What’s the Difference Between a Bookkeeper and an Accountant?
Regardless of your industry or your company’s legal structure, bookkeeping and accounting professionals are vital to the health of your business. Most people would be hard-pressed to describe the difference between an accountant and a bookkeeper. And while the terms are often used interchangeably, there is a great difference between accountants and bookkeepers in terms of their roles when it comes to managing and leveraging your financial data.
Simply put, bookkeeping is more transactional and administrative, concerned with recording financial transactions. Accounting is more subjective, giving you insights into your business’s financial health based on bookkeeping information. You don’t need any specific training to be a bookkeeper or even a degree. Just general attention to detail can help you get the job. Accountants, on the other hand, go through strenuous training and standardized exams to become CPAs.
In this article, we’ll explain the functional differences between accounting and bookkeeping, as well as the differences between the roles of bookkeepers and accountants.
What does a bookkeeper do?
A bookkeeper doesn’t require formal training and typically reports to the accountant at an organization. But just like an accountant, the duties of a bookkeeper are vital to the financial success of a business.
Here are just some of the duties a bookkeeper is typically responsible for:
Bookkeepers are required to know some basic accounting. They are integral to recording the day to day and monthly financial activities surrounding your organization.
What Does An Accountant Do?
As an accountant, you may have to crunch numbers, but those are not the only skills needed. It is important to possess sharp logic skills and big-picture problem-solving abilities, as well. To qualify for the title of an accountant, generally an individual must have a bachelor’s degree in accounting. For those that don’t have a specific degree in accounting, finance degrees are often considered an adequate substitute.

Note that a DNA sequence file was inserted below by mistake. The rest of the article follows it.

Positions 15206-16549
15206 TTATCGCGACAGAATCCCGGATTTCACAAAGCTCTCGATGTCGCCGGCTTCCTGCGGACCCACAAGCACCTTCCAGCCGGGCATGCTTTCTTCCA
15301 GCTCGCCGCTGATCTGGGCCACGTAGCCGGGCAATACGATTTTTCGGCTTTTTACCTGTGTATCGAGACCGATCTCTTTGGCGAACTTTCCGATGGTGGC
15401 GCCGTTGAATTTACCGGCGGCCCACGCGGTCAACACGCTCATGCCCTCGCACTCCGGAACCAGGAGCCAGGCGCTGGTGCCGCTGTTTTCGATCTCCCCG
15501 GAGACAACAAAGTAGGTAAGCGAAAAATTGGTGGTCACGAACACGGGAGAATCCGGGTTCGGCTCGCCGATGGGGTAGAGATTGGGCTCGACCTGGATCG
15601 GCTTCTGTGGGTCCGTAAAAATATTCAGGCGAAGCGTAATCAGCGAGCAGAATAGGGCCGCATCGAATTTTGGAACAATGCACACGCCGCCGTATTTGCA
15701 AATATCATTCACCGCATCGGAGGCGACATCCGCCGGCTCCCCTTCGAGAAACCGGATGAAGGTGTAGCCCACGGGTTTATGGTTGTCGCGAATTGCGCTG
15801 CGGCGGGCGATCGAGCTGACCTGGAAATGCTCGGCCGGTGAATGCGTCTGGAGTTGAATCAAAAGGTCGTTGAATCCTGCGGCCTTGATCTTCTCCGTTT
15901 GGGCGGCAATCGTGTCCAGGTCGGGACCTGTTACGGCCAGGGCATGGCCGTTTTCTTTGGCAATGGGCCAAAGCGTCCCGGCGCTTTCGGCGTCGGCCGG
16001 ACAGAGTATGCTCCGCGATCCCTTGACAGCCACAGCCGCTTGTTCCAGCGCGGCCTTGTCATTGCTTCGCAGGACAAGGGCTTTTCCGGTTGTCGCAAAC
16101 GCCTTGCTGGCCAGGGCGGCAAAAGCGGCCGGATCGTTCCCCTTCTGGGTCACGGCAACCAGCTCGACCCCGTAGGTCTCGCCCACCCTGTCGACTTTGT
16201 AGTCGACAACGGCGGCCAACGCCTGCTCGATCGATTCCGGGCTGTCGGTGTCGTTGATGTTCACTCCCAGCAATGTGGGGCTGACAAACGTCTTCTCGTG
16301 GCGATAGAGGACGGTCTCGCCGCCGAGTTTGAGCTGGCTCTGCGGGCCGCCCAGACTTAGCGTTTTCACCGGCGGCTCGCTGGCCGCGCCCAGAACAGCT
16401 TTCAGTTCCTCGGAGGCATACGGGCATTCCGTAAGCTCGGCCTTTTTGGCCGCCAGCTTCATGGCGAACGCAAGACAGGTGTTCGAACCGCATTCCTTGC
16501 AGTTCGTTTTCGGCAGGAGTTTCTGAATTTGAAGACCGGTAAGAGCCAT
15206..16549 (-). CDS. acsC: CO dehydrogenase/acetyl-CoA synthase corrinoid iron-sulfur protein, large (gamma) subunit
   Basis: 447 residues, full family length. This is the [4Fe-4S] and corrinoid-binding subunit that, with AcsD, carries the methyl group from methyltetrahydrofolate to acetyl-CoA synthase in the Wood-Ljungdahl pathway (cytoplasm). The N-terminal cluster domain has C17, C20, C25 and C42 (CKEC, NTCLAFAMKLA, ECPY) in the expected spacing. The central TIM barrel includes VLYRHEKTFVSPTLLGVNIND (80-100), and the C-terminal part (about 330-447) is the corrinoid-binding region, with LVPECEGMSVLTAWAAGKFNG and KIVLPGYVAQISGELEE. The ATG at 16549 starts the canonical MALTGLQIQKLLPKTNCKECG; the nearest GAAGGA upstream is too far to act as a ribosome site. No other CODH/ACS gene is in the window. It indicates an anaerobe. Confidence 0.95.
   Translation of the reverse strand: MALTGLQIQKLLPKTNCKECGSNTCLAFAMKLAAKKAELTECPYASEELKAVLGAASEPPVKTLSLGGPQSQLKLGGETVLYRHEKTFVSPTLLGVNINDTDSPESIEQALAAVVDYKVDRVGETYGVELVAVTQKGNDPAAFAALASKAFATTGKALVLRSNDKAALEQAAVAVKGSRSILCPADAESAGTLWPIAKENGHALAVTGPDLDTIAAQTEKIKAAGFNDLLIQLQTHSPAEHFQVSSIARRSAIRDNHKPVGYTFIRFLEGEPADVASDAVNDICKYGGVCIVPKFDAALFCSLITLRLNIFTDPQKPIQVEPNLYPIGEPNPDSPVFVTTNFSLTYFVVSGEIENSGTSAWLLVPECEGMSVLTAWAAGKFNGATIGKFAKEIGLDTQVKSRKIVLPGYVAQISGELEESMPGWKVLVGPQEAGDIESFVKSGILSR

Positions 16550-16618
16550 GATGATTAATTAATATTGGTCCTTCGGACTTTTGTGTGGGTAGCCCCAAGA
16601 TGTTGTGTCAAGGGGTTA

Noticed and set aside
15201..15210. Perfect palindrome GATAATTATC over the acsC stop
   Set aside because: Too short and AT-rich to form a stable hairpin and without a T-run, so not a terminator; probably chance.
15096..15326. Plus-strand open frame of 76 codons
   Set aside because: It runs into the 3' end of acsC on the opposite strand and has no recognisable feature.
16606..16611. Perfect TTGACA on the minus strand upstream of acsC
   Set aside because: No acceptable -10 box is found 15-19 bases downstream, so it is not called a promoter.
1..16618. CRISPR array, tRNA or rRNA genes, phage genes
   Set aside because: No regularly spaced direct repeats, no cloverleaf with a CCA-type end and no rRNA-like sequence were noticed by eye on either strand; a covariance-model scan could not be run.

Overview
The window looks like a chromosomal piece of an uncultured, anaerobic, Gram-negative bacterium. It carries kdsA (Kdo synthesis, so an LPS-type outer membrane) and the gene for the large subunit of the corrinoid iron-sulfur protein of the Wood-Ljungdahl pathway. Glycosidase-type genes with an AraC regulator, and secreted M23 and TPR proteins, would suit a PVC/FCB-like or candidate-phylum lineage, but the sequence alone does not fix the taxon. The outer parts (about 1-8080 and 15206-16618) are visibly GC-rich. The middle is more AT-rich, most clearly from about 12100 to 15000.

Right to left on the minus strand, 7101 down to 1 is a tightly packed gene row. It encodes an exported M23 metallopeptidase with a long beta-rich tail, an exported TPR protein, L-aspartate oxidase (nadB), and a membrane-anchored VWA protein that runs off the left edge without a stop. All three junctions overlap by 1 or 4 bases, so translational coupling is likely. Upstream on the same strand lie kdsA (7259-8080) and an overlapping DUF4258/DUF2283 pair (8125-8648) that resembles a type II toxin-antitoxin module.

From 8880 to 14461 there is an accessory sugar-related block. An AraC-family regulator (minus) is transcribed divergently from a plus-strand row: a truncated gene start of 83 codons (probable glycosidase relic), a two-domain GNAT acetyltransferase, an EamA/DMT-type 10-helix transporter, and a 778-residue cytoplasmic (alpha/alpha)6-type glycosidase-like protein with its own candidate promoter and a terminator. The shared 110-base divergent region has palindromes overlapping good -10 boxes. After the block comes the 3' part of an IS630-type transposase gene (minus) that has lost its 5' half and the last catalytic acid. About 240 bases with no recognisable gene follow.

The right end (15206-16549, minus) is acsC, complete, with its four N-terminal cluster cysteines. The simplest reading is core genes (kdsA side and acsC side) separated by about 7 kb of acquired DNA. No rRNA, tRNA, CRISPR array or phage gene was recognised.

Accountants, unlike bookkeepers, are also eligible to acquire additional professional certifications. For example, accountants with sufficient experience and education can obtain the title of Certified Public Accountant (CPA), one of the most common types of accounting designations. To become a CPA, an accountant must pass the Uniform Certified Public Accountant exam and possess experience as a professional accountant. These required credentials are a determining factor in the cost of an accountant.
Here are just some of the duties an accountant is typically responsible for:
The bottom line
Organized financial records and properly balanced finances produced by the bookkeeper, coupled with smart financial strategy and accurate tax filing by the accountant, contribute directly to the long-term success of every business.
Hiring a bookkeeper or an accountant may be worth it to ensure your business’s financial success, depending on your business size, growth, and your comfort working with numbers. Whether you need to record transactions or take a big-picture look at your financials, remember that successful business decisions rely on good record-keeping and financial accounting. It may be time to consider outsourcing your bookkeeping or accounting, even if you don’t hire someone full-time. Decision-making for your business can become much easier if you have a solid understanding of your business’s financial picture through both bookkeeping processes and accounting tactics. Chat with us to learn more about how we can help you streamline your business processes.